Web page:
Peter Meyn (8 April 1749 - 11 April 1808) was a Danish architect.[1]

Peter Meyn
Peter Meyn.jpg
Born(1749-04-08)8 April 1749
Died11 April 1808(1808-04-11) (aged 59)
BuildingsRoyal Surgical Institute, Copenhagen

Early life and educationEdit

Meyn was born in Copenhagen, the son of master joiner Anton (Anthoni) Christian Meyn (1712–82) and Helena Klefts (c. 1714–80). He studied at the Royal Danish Academy of Fine Arts where he won the small gold medal in 1767 and the large gold medal in 1768 with a project for a royal military academy. The large gold medal qualified him for the first vacant travel stipend. He worked for Caspar Frederik Harsdorff on the marble baths in Frederiksberg Palace (1770) and as executing architect on Frederick V's Chapel at Roskilde Cathedral. In 1777, when Nicolai Abildgaard had returned to Denmark, Meyn finally went abroad to further his education, spending most of the time in Paris and Rome. He returned to Denmark in 1782 and became a member of the Royal Academy in 1783.[2][3]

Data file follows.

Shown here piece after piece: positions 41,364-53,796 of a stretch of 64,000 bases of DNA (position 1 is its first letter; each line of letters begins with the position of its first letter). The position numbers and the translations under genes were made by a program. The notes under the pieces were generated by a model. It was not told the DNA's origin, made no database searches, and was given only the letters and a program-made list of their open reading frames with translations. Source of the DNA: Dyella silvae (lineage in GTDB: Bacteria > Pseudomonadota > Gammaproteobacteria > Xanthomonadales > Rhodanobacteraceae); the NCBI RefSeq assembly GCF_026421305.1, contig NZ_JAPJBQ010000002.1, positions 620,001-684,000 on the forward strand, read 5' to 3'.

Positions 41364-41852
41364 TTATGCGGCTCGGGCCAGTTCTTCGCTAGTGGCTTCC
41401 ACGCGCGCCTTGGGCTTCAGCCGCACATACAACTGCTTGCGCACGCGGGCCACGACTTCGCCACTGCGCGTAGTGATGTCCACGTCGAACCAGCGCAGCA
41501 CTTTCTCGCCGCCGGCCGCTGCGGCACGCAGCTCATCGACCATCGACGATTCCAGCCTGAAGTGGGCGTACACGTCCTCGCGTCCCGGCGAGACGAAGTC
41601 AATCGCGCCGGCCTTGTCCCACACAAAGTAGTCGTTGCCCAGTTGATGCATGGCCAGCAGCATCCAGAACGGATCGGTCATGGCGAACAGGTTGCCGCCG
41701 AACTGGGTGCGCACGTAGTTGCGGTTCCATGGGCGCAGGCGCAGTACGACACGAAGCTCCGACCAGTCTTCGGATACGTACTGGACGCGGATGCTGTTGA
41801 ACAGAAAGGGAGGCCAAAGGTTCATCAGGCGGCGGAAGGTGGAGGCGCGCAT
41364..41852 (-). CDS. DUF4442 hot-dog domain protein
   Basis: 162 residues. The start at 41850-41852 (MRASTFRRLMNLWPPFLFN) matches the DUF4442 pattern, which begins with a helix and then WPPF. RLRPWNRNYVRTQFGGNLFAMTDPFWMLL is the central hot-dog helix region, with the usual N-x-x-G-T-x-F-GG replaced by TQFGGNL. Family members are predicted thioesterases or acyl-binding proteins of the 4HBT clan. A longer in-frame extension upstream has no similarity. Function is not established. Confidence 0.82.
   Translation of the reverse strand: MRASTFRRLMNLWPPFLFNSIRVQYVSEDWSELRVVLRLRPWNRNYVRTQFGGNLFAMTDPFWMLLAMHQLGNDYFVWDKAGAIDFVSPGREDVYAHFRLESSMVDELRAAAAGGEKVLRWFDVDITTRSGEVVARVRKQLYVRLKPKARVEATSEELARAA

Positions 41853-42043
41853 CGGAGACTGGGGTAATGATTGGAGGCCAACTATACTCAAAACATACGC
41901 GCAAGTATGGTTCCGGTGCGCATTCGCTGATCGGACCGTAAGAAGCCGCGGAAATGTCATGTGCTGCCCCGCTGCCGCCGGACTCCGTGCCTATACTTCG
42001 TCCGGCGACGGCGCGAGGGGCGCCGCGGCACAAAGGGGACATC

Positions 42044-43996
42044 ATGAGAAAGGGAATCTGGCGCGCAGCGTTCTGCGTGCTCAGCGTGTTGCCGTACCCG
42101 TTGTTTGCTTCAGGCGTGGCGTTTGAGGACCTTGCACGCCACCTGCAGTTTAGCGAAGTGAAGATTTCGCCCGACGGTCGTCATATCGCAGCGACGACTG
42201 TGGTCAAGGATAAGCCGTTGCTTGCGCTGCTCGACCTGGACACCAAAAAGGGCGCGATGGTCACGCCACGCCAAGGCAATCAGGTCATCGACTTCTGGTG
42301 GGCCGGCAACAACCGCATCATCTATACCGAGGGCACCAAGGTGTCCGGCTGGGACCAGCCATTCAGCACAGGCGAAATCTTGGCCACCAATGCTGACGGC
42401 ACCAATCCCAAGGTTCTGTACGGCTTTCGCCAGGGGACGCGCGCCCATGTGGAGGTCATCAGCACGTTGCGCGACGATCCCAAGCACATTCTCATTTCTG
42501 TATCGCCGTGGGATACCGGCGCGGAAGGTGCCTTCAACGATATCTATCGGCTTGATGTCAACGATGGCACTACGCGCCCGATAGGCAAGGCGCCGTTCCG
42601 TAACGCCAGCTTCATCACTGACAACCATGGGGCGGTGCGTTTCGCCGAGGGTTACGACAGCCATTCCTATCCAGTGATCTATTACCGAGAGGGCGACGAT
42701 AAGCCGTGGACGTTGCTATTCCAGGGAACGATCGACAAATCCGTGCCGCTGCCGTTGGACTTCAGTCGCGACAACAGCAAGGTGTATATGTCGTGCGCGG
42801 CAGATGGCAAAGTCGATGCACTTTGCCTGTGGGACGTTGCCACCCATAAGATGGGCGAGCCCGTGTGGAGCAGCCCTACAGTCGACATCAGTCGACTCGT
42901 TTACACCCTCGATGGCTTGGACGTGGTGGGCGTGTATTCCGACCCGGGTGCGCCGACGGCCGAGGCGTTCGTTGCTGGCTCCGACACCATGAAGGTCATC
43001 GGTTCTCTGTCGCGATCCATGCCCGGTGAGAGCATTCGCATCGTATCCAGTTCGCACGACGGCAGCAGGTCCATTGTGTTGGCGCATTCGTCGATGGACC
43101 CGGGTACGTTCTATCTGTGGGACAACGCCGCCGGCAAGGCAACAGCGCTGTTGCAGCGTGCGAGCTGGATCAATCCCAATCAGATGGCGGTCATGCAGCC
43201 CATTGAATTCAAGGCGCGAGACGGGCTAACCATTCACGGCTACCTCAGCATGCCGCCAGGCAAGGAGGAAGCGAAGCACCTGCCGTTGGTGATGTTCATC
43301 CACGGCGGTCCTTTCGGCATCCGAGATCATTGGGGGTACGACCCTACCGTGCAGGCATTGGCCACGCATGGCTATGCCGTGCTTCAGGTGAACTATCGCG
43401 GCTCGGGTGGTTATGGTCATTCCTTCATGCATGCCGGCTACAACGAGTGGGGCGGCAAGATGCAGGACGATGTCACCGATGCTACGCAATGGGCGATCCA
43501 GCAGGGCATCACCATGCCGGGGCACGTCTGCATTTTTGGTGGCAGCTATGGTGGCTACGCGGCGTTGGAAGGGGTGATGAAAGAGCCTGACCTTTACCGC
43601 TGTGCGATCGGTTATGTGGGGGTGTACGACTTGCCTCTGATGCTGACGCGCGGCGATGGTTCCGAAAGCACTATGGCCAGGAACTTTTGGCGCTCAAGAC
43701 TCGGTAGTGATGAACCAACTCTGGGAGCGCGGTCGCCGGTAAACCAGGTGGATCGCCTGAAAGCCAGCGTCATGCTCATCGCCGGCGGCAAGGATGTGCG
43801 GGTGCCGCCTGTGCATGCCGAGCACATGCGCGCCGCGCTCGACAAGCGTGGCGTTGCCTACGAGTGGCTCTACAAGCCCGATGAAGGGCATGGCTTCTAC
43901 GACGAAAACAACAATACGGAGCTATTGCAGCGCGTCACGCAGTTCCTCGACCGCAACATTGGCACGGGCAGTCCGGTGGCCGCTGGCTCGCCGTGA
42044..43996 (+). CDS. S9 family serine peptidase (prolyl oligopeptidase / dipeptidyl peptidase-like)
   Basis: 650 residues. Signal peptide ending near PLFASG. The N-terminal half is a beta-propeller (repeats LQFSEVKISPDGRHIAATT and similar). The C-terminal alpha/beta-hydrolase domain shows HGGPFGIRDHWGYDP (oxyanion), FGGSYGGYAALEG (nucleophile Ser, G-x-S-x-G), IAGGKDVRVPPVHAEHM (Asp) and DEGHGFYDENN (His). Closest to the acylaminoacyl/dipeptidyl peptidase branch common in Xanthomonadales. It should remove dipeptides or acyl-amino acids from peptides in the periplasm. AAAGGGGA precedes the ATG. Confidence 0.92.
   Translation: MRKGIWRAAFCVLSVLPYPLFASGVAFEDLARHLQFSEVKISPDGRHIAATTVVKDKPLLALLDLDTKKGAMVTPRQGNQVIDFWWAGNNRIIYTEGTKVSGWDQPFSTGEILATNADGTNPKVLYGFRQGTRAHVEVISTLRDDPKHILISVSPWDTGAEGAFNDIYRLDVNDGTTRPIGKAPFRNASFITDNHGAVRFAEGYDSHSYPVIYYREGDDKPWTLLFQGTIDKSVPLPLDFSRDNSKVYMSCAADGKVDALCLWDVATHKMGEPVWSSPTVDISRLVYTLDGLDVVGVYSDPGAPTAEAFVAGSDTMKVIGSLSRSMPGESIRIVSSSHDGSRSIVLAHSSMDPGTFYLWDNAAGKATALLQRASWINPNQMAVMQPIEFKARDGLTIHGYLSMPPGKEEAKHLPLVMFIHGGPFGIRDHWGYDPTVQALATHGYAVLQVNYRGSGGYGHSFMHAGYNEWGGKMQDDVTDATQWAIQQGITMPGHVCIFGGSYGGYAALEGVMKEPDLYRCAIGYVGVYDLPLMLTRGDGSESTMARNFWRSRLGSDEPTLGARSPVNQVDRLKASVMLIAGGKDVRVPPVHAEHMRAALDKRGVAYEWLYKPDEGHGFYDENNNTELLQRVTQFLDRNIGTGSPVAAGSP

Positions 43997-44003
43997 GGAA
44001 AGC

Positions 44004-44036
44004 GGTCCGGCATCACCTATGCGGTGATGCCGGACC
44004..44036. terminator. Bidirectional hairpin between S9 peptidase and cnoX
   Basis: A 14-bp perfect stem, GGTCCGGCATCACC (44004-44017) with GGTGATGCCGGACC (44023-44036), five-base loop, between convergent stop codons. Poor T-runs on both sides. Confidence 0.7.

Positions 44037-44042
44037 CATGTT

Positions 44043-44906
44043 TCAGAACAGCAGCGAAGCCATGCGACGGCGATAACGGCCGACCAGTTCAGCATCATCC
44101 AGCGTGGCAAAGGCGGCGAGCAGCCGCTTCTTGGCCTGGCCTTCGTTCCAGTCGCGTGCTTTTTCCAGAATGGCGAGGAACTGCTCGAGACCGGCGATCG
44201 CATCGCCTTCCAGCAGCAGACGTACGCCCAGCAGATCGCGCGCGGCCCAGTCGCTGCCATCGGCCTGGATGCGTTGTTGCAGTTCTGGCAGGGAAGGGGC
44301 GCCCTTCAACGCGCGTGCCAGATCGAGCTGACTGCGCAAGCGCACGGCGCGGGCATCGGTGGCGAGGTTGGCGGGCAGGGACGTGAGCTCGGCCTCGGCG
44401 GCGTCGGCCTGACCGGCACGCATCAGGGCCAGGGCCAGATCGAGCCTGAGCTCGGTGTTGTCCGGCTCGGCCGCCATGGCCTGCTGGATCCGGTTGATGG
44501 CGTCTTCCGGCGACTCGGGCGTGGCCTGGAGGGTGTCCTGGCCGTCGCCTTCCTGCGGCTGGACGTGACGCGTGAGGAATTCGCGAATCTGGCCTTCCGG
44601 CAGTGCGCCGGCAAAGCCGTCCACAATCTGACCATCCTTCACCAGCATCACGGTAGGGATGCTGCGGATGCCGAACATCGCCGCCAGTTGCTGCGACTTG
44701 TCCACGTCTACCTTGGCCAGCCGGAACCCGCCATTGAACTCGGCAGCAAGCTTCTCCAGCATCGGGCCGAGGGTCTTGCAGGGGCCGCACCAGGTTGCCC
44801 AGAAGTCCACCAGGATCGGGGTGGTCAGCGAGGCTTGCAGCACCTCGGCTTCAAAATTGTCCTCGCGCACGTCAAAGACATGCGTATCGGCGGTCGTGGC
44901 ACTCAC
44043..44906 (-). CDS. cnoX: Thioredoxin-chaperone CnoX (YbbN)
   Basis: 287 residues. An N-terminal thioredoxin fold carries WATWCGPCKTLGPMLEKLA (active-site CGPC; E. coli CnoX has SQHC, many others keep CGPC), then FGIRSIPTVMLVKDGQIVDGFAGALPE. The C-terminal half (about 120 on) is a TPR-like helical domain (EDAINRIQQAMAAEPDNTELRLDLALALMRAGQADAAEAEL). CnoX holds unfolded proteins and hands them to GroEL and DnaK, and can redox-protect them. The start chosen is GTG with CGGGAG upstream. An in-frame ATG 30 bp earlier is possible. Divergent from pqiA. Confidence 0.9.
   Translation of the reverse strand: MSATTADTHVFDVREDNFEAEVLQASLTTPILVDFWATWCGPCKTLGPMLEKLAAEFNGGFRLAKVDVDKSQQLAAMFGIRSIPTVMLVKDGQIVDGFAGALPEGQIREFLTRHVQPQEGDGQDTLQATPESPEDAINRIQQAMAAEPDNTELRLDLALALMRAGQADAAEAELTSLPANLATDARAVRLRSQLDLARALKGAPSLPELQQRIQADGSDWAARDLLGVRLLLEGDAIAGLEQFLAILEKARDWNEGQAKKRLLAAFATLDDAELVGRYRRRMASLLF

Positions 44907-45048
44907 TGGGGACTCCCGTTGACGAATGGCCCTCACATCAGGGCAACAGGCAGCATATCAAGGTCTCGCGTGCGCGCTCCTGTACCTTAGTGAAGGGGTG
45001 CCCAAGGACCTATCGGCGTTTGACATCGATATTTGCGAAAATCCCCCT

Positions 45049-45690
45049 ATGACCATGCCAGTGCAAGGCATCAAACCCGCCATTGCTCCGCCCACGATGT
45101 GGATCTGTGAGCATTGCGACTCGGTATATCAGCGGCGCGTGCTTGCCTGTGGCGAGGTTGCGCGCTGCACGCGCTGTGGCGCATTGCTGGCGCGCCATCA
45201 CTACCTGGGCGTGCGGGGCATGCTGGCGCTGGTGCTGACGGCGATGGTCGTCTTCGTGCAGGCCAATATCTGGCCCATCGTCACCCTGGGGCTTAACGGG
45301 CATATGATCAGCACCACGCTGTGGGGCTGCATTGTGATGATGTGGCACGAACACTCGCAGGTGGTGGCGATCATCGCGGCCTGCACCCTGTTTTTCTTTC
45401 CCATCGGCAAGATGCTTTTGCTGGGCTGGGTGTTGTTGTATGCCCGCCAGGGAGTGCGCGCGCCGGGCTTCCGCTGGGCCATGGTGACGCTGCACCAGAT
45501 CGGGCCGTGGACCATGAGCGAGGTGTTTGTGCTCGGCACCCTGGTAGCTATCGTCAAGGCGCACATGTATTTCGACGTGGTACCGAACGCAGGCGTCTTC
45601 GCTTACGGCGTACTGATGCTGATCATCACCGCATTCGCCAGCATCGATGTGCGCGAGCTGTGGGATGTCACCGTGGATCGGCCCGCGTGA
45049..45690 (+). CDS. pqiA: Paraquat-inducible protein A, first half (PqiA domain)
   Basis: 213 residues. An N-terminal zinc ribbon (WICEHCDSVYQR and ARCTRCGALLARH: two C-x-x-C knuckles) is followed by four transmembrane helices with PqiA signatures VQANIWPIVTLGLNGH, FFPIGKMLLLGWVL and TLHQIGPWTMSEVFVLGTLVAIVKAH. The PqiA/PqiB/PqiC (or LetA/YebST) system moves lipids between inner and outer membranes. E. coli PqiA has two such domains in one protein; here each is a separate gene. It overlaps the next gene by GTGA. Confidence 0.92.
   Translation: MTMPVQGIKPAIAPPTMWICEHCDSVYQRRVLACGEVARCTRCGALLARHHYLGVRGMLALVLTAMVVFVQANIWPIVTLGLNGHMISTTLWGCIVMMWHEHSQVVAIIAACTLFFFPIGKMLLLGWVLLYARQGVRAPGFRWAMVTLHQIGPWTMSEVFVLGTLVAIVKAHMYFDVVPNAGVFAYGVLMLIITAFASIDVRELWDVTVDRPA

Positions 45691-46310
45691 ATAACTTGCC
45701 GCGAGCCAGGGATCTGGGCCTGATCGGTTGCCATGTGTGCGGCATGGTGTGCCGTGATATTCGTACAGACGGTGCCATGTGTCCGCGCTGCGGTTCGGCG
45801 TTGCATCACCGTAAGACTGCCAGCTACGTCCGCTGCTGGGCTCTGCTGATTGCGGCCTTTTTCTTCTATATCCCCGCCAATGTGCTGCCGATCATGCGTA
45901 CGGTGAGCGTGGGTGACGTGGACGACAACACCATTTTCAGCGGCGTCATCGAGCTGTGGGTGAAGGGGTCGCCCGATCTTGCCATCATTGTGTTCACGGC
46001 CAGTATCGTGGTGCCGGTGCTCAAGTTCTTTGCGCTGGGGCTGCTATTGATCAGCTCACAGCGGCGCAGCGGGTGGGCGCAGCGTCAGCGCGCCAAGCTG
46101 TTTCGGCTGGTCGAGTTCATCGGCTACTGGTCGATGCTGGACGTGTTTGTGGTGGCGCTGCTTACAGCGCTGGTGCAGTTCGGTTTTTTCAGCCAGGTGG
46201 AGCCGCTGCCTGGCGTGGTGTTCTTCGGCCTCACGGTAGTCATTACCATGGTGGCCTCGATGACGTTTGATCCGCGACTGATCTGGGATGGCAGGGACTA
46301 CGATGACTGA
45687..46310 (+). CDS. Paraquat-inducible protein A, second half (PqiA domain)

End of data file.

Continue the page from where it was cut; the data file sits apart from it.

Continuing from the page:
In 1783, Meyn was appointed to building inspector. He was appointed to second professor at the Academy in 1783 and to first professor in 1799. He served as acting master builder (konstitueret bygmester) for the Navy in 1785–88. In 1789, he was both appointed to master builder for the City of Copenhagen and to royal master builder.[4]

Personal lifeEdit

1783, Meyn was married to Mette Marie Jensen (1763–1785), a daughter of Peder Jensen and Anne Marie née Reimer. After her death in 1786, he was second time married to Charlotte Amalie Avemann (1763–1830), a daughter of cellarman Johan Vilhelm Avemann and Charlotte Amalie née Svendsen.

He died on 11 April 1808 and is buried in Assistens Cemetery. He was survived by the son Johan Wilhelm Meyn (1787) and the daughter Mette Marie Meyn (1788).

List of worksEdit

Unrealized projectsEdit

Proposal for rebuilding of St. Nicolas' Church, 1797
Proposal for a synagogue, 1804–05


  1. ^ Karin Kryger. "Peter Meyn". Kunstindeks Danmark & Weilbach Kunstnerleksikon. Retrieved May 1, 2019.
  2. ^ Hakon Lund. "C. F. Harsdorff". Kunstindeks Danmark & Weilbach Kunstnerleksikon. Retrieved May 1, 2019.
  3. ^ Patrick Kragelund. "Nicolai Abildgaard". Kunstindeks Danmark & Weilbach Kunstnerleksikon. Retrieved May 1, 2019.
  4. ^ "Peter Meyn" (in Danish). Dansk Biogradisk Leksikon. Retrieved 12 August 2018.

External linksEdit